Which brings me to the first time I almost fell off the wagon. Though committed to reading books I already owned, I was so very close to checking Wolfe’s book Peace out of the library. And then I found out that a three-book series I loved and thought I just finished is actually six books long (it’s the Study series by Maria V. Snyder). I was online ordering book four into the library before I caught myself and canceled the hold. With a heavy sigh, I redirected myself to checking a book out of the library on my own shelves.

I stopped reading the next book from my shelf after one chapter. I feel bad about it since The Last Light Of The Sun by Guy Gavriel Kay has such high ratings on Goodreads, but nothing in chapter one made me want to keep going. Mostly because of the sex scene. I’m not such a discerningly prudish reader (or writer) that I think sex should be left out of a book, but dubiously consensual scenes that are more graphic than the plot calls for turn me off. I also didn’t love the writing style, so why put up with that for the next 500 pages?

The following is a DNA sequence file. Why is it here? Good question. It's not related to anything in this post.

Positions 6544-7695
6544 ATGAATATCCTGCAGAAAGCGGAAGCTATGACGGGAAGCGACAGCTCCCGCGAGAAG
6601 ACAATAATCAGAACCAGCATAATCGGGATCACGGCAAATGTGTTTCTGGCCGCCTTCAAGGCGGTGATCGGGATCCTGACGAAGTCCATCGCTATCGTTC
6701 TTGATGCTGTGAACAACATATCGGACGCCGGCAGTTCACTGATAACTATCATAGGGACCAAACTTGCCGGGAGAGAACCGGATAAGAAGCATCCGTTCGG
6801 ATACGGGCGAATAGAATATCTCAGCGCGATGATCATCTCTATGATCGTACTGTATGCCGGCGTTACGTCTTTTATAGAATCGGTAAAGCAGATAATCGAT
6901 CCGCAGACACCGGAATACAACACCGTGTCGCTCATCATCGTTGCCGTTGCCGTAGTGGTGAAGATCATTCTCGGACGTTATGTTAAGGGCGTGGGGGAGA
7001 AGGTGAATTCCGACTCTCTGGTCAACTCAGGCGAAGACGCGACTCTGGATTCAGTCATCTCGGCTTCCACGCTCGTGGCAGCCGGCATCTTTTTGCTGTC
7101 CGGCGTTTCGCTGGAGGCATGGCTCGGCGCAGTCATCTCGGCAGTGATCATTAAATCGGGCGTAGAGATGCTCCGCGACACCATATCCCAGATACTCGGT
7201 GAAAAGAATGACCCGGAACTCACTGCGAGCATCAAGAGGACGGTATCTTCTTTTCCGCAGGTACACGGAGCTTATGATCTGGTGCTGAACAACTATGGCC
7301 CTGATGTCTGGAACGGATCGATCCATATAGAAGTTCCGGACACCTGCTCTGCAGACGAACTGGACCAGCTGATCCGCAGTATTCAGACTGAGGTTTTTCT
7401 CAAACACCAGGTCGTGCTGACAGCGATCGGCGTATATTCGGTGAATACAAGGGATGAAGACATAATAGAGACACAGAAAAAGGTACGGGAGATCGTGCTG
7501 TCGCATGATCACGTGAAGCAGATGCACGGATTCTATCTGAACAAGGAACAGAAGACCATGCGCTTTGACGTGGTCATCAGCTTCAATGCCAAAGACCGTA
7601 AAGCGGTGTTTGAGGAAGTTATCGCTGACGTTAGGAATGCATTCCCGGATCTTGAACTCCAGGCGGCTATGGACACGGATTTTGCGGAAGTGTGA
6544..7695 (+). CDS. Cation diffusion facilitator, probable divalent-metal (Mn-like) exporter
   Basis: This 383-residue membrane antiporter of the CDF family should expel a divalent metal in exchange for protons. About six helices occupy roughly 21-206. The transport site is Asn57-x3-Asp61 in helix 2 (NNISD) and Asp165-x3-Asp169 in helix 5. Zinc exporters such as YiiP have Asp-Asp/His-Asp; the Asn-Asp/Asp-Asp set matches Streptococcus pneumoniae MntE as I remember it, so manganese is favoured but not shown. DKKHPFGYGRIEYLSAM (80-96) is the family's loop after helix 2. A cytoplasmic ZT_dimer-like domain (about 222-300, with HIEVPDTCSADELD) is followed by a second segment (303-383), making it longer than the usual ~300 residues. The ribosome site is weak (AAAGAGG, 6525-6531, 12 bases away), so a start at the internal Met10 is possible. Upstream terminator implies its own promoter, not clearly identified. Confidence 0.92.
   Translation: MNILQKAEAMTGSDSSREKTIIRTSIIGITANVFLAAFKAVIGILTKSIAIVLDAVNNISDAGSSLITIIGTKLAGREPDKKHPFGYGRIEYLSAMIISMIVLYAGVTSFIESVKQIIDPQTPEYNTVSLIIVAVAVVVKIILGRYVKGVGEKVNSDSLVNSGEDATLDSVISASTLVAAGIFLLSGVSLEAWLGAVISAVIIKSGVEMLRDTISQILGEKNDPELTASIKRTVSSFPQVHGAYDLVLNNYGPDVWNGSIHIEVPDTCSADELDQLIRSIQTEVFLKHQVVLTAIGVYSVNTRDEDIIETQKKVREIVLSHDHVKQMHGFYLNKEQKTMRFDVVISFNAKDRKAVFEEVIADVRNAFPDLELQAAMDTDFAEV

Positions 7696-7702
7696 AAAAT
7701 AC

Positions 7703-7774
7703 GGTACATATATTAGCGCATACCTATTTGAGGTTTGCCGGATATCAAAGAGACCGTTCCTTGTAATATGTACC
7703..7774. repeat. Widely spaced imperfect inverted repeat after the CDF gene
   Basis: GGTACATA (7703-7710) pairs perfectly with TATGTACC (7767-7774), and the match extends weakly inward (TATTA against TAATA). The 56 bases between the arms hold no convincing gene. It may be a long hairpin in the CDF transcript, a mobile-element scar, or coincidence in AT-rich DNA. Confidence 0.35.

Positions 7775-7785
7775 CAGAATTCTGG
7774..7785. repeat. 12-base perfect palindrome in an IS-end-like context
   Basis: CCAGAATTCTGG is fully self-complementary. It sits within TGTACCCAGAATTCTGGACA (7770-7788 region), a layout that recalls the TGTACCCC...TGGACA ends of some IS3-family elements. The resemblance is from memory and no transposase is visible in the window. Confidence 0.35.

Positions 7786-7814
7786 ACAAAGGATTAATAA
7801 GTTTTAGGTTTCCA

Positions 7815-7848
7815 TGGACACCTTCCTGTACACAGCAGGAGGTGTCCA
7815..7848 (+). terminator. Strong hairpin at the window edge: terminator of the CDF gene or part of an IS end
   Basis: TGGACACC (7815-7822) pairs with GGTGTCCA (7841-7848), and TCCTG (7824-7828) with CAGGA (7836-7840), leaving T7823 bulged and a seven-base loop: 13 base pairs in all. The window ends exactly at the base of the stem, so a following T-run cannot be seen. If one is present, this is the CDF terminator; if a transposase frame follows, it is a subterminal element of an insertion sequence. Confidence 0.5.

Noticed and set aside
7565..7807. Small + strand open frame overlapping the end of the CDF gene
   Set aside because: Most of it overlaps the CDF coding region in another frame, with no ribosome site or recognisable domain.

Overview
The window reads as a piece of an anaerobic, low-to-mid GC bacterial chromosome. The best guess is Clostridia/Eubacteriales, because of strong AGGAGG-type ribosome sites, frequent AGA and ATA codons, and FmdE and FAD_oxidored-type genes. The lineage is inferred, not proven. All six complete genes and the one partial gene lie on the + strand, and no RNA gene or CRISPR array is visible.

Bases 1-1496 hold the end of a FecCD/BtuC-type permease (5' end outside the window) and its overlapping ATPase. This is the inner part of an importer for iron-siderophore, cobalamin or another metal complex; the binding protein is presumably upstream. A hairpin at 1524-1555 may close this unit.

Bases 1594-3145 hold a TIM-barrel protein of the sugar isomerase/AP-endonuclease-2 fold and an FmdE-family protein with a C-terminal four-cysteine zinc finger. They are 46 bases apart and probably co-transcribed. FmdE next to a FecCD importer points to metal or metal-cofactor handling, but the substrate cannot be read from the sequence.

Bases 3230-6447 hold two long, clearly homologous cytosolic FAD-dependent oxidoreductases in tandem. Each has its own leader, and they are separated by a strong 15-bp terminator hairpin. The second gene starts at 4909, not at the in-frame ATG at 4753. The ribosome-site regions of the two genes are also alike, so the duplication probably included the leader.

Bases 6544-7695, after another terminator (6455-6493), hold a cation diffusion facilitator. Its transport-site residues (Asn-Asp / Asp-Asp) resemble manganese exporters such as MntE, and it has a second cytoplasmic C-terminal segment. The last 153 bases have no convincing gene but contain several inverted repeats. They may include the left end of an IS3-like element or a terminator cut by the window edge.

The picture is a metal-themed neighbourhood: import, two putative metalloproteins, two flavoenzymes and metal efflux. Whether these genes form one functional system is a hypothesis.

Now I’m reading Slave of the Huns by Géza Gárdonyi. And I’m thinking I might abandon that one, too, which is sad since I was really looking forward to reading a Hungarian classic. With this one, my problem is that I think the main character is an idiot. The plot is being moved forward by the incredibly stupid decisions Zeta makes to spend time with a hot Hunnish girl. He even admits he’s obsessed with her body and not her mind since they’ve never actually had a conversation.

As if that wasn’t enough (spoiler warning) Zeta becomes the titular “slave of the Huns” by choice. A free Greek, he poses as a slave and forges a letter from his master giving himself to the girl’s father. He means to only do this for the last 6 months of his fictional slave contract, but then the Romans plot to kill Attila and Zeta’s stuck in the repercussions of that (Attila decrees Roman and Greek slaves can no longer be freed or ransomed). Like I said, he’s an idiot.

But then again, we’re all idiots sometimes. Like when I gave away books (some of which I originally spent $15+ each on) to Half Price Books at $4 for three bags. So maybe I’ll keep reading and give Zeta a chance to grow and change. After all, I wouldn’t want someone to give up on me because of a stupid thing I did in my late teens/early 20s to impress an attractive member of the opposite sex.